Making our way to the Exumas.
After our friends left for home we spent a day reprovisioning and trying to fix the dinghy outboard engine, which now seems to no longer want to start (apparently it enjoyed that little shark episode more than we did). Finally got it up and running and was feeling pretty good about things, so the next day we rushed to get out of the marina and ran back to the little anchorage we found and enjoyed with them off the northwest end of rose harbor.
We pulled in with ample time to explore and after dropping anchor hopped in to the dinghy to go snorkel the reef we never got time for last time. Made it out just over the reef and as we drop the look bucket into the water to try and find a place to drop anchor the engine dies. Argh!!
We drift around for a long while and then finally get it up and running just long enough to get back (within a short paddle) of the boat. It quickly becomes apparent that our hopes of avoiding Nassau aren’t going to happen and we reluctantly pull into the bustling port the next day looking for some assistance with the outboard. We drop anchor close to the industrial marina in a sketchy spot (not sure about the holding of our anchor in the strong currents), so Jen stays on board to watch while I take off toward town in the dinghy. The engine dies again before I’m even a boat length away and I have to paddle my way through the ripping current and the insanity of a port that is clearly not meant for small boats, much less guys in a dinghy trying not to get swept out to sea! =/
I spent the day working with a few local mechanics, pulling the engine apart and eventually dissecting the carb (really starting to feel like the old VW Bus days now). Apparently for all the value of the 4stroke outboard, its really not a very good idea in this part of the world where you often find bad fuel and overall not a very clean environment.
I went to shore having already called around and prepared to buy a new outboard if that’s what it came to for us to get out of town today… but the outboard is currently back up and running (though now with almost zero confidence from us), so I headed back to the boat with the sun getting low and we made some quick calls to find a marina to tuck into and wait out the night. We donated a bit of money to the craps table at the casino and tried to finally figure out where we’re heading in the morning.
For weeks everyone we’ve met has been heading to the Exumas. Many seemed like they were headed straight there from FL, the rest stopped over just to wait out the storm and then headed directly there… we seem to be moving more slowly than everyone yet also feel like we’re already flying past things as it is.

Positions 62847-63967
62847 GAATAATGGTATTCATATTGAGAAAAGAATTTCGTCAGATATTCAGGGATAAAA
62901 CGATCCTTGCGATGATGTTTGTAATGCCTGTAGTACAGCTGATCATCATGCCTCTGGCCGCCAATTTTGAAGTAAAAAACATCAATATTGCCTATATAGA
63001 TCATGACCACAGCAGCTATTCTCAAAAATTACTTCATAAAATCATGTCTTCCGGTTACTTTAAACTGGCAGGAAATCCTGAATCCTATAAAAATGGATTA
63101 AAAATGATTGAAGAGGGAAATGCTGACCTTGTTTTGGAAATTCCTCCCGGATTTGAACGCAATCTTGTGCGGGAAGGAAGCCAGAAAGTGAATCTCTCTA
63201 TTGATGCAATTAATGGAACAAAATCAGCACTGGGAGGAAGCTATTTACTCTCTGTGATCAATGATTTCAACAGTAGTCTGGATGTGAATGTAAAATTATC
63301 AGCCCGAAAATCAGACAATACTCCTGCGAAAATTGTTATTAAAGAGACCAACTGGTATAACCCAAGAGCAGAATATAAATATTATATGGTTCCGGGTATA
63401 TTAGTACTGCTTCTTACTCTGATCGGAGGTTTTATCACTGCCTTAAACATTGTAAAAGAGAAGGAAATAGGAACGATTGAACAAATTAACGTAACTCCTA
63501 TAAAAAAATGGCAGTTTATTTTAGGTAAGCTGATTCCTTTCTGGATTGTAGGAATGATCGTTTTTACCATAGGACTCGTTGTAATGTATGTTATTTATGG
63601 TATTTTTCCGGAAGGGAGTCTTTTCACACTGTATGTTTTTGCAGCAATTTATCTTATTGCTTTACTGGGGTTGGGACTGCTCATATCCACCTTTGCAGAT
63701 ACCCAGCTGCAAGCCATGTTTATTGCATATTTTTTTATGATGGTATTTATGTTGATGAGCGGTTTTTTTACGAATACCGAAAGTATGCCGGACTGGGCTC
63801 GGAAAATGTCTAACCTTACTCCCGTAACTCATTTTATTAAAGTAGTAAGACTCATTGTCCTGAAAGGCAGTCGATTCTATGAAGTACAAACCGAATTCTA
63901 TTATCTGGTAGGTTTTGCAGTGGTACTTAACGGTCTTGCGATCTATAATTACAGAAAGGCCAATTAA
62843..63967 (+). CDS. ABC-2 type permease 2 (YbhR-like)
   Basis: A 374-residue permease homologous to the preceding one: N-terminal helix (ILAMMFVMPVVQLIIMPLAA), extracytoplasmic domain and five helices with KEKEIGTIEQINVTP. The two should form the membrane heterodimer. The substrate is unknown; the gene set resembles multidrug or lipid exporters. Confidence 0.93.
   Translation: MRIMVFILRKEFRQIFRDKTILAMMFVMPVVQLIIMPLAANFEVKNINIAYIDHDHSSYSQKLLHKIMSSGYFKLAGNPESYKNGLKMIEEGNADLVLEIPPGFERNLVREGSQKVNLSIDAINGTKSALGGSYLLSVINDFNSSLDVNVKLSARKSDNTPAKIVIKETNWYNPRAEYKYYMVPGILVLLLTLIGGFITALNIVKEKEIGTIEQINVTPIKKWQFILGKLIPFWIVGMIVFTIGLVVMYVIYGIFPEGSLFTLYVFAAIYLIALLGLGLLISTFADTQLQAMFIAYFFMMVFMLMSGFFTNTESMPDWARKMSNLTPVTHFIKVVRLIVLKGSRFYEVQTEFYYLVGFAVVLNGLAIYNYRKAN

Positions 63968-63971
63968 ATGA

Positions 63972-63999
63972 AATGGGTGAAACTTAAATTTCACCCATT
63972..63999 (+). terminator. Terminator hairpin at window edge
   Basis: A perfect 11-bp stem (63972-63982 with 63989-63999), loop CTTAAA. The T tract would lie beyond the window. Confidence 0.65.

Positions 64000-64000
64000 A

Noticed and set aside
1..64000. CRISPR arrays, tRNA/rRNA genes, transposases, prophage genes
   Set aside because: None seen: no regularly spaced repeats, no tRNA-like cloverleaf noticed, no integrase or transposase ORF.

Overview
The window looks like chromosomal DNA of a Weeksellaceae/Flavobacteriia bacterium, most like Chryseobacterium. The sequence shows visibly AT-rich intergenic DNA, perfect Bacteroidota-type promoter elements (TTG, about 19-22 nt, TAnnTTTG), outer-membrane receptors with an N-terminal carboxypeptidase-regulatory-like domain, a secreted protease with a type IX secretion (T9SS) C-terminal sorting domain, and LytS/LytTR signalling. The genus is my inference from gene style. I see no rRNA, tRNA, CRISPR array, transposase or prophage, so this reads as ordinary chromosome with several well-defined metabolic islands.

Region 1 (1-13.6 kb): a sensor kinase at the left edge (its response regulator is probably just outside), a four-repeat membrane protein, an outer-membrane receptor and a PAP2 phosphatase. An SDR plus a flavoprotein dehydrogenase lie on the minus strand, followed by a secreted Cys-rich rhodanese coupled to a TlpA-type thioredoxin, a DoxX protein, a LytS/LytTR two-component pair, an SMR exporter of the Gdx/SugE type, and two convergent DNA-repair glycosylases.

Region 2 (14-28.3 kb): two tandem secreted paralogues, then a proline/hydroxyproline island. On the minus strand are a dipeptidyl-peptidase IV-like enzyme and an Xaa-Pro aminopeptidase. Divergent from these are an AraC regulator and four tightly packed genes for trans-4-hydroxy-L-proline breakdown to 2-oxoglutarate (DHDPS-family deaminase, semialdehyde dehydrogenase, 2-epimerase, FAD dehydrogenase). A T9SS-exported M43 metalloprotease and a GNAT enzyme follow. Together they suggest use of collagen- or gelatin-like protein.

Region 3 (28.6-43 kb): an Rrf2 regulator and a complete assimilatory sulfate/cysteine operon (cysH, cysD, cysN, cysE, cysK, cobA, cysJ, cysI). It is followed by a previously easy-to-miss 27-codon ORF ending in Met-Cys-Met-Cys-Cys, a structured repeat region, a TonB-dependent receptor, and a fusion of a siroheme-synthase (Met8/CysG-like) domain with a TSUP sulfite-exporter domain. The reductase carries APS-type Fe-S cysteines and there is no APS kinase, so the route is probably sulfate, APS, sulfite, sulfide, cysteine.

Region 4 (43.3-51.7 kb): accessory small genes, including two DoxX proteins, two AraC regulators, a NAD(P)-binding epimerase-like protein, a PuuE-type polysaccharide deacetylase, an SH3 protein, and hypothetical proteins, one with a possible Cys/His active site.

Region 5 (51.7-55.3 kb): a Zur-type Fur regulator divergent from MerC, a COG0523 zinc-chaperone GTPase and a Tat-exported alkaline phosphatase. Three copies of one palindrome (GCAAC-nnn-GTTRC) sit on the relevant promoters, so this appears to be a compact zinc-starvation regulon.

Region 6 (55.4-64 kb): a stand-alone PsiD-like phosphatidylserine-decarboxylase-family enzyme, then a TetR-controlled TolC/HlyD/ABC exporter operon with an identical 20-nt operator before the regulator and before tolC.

With our friends gone we had to make a decision… do we head back north to the Berry Islands and over to Eluthera or point south for the Exumas. All the positive stories and photos we had heard simply got the best of us… we just couldn’t get ourselves to backtrack and decided it was the Exumas for sure!
We charted a course, tested the outboard one last time in the morning and set sail across the dreaded yellow banks (they turn out to be far less dreaded than we had read). The crossing was actually a lovely, smooth and uneventful sail. One of the first where we both felt confident enough and the conditions allow for a few hours to lay back and simply enjoy. To take in the quiet, appreciate the beauty around us and to think.
The last third saw me standing on the deck watching out for coral heads just to make sure we didn’t have any rude happenings and then we finally saw land and arrived before sunset at Allen’s Cay.
We passed around to the “inside” and found a handful of boats nestled in between Allen and Leaf Cay.
Apparently most people pull in here to see the group of (now endangered) pink iguanas that live on Leaf Cay. In fact most people only know the entire group of islands as “Iguana Beach” and stay right in front of the beach for easy access to take a selfie with the now obese lizards. We still have an aversion to anchoring in crowds (or being in crowds in general) and choose to go anchor in the wraparound bay at South Allen Cay instead. That would put us just a stones throw away but suddenly we felt very much alone… and it turns out our own private beach had some iguanas of its own and saves us the trip to Leaf entirely!
We spent a day here exploring the beach, hanging out with the iguanas, and simply marveling at the color of the water and how perfect this little bay and its lone tall pam three was… and then moved on.